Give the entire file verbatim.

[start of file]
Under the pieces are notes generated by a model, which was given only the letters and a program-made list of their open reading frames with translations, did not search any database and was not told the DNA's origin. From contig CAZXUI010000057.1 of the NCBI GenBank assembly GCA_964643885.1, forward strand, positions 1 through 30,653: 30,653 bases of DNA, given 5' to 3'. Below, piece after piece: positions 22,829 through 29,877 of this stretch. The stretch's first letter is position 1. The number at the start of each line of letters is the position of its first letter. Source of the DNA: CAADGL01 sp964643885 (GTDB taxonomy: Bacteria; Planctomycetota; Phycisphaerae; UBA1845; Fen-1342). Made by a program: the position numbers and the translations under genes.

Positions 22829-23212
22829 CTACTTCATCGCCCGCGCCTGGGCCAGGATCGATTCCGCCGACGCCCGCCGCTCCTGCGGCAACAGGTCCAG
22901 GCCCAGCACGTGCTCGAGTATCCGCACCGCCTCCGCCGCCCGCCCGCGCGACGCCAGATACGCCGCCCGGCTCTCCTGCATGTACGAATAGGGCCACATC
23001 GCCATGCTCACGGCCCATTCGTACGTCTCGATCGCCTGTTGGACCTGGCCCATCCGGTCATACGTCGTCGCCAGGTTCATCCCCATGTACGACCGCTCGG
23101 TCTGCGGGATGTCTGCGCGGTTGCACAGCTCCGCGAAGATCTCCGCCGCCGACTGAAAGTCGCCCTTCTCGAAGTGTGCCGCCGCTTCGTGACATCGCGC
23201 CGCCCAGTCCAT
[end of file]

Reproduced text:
Under the pieces are notes generated by a model, which was given only the letters and a program-made list of their open reading frames with translations, did not search any database and was not told the DNA's origin. From contig CAZXUI010000057.1 of the NCBI GenBank assembly GCA_964643885.1, forward strand, positions 1 through 30,653: 30,653 bases of DNA, given 5' to 3'. Below, piece after piece: positions 22,829 through 29,877 of this stretch. The stretch's first letter is position 1. The number at the start of each line of letters is the position of its first letter. Source of the DNA: CAADGL01 sp964643885 (GTDB taxonomy: Bacteria; Planctomycetota; Phycisphaerae; UBA1845; Fen-1342). Made by a program: the position numbers and the translations under genes.

Positions 22829-23212
22829 CTACTTCATCGCCCGCGCCTGGGCCAGGATCGATTCCGCCGACGCCCGCCGCTCCTGCGGCAACAGGTCCAG
22901 GCCCAGCACGTGCTCGAGTATCCGCACCGCCTCCGCCGCCCGCCCGCGCGACGCCAGATACGCCGCCCGGCTCTCCTGCATGTACGAATAGGGCCACATC
23001 GCCATGCTCACGGCCCATTCGTACGTCTCGATCGCCTGTTGGACCTGGCCCATCCGGTCATACGTCGTCGCCAGGTTCATCCCCATGTACGACCGCTCGG
23101 TCTGCGGGATGTCTGCGCGGTTGCACAGCTCCGCGAAGATCTCCGCCGCCGACTGAAAGTCGCCCTTCTCGAAGTGTGCCGCCGCTTCGTGACATCGCGC
23201 CGCCCAGTCCAT